She’s a 90’s woman. She is strong and beautiful and she wants nothing less from her nails. Unfortunately, her 10 lovely digits won’t cooperate. They split. They crack. They break. And a natural manicure just won’t do the trick. But wish she strides into the salon, the first words out of her mouth are, “I don’t want acrylic nails.” What’s a nail technician to do? For a growing number of clients, the answer is a fiber-glass system.

While acrylic has been around the longest, and such issues as odor have been addressed with odorless products, there will always be clients who choose not to have acrylic nails. Fiberglass is one way to answer their needs – and keep them as customers.         

Essentially a wrap system, fiberglass systems have three main components: resin, fiberglass fabric, and catalyst/activator. The application techniques used are similar to those for silk and linen wraps, but fiberglass possesses the strength most often associated with acrylic.

The application process is fairly simple: The nails are cleaned, dried, and lightly buffed. The natural nail is coated with a resin, adhesive, or gel. Fiberglass is cut to the nail’s shape and applied with adhesive. A second coat of resin adhesive or gel is applied. A catalyst is applied by spray, mist, brush, or eyedropper. The cured surface is buffed to a shine. Fiberglass converts sing its praises: natural looking, thin, light, odorless, non-dehydrating, non-porous, and non-yellowing.


 “The question isn’t, should I stop sculpturing nails with acrylics and just use fiberglass systems from now on? The question is, should I add fiberglass to the products I currently use and the techniques I’ve already learned?” says one fiberglass marketer.

A second put it this way, “Lots of people want an alternative to the system they’re using. Fiberglass is relatively new, compared with other systems on the market, but it also is expanding very quickly. This demonstrates that there is a need for it.

“We encourage nail technicians to keep moving ahead, a continuous education approach, instead of relying on one product or one technique and perhaps becoming stale. This is a way of expanding her knowledge and education and keeping her fresh.”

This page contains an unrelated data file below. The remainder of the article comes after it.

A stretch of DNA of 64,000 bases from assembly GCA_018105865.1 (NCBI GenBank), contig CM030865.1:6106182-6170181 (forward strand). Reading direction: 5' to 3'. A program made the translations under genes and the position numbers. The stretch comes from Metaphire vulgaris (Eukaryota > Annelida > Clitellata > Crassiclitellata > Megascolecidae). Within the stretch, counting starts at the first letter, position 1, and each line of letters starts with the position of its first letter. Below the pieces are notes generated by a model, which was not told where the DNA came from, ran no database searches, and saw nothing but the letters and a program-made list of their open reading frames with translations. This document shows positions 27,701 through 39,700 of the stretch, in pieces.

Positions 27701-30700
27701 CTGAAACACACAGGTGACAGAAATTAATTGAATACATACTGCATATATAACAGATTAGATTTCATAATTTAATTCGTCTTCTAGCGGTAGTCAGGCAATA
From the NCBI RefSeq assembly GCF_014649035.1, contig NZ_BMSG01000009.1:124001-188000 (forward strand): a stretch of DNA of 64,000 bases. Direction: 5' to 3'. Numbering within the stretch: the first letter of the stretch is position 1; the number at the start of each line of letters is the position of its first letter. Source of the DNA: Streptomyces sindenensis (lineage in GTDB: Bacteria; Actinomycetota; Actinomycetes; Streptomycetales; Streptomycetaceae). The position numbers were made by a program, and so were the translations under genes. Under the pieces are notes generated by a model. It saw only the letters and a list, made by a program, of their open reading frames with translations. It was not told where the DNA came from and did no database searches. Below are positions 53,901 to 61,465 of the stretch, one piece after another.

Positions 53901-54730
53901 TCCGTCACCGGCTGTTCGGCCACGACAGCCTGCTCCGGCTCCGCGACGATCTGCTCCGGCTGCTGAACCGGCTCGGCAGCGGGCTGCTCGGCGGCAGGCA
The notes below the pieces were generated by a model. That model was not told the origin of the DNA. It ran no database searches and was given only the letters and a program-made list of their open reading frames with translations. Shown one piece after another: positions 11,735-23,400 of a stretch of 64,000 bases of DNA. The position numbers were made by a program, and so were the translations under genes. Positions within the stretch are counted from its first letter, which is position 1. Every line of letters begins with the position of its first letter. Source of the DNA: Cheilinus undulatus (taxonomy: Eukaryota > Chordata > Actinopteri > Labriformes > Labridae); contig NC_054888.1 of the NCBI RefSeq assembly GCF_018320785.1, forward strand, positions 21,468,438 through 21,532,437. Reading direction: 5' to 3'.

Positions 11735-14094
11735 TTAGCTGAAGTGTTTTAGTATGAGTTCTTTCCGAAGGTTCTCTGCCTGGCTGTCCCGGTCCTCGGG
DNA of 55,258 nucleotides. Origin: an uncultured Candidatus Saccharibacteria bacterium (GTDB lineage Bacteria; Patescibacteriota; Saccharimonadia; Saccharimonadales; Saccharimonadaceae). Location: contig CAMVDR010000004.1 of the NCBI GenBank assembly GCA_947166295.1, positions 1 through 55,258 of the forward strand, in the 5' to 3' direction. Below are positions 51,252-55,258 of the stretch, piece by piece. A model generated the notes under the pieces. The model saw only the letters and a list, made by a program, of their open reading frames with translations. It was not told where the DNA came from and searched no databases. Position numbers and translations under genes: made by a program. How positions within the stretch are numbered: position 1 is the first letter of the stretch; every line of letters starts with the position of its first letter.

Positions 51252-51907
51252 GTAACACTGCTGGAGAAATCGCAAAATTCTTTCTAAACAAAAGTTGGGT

“Compared to other systems – silk or linen wraps or sculptured - you’re going to have a much more natural-looking nail,” asserts one technician, “and it’s more durable. Because of the high tensile strength of fiberglass mesh, you can create a very strong nail that is relatively thin and follows the shape of the nail.”

Working with fiberglass systems may be a good option for many nail technicians. “It is a lot faster than sculpturing in many cases.”

Fiberglass systems are a versatile option for the technician. They can be used as an alternative to acrylics. Some technicians have had success filling an acrylic client with fiberglass as she grows out. Fiberglass can be on a temporary basis to handle an emergency or a particular nail problem. It can be used seasonally for nails that need reinforcement only when a subjected to a specific climate or activity.

Fiberglass wraps and tips can be used as a temporary measure for the client who has difficulty growing her own nails.

“With fiberglass, the natural nails can reinforced while they grow to the desired length. Then, the fiberglass can be removed if the client likes,” one manufacturer says.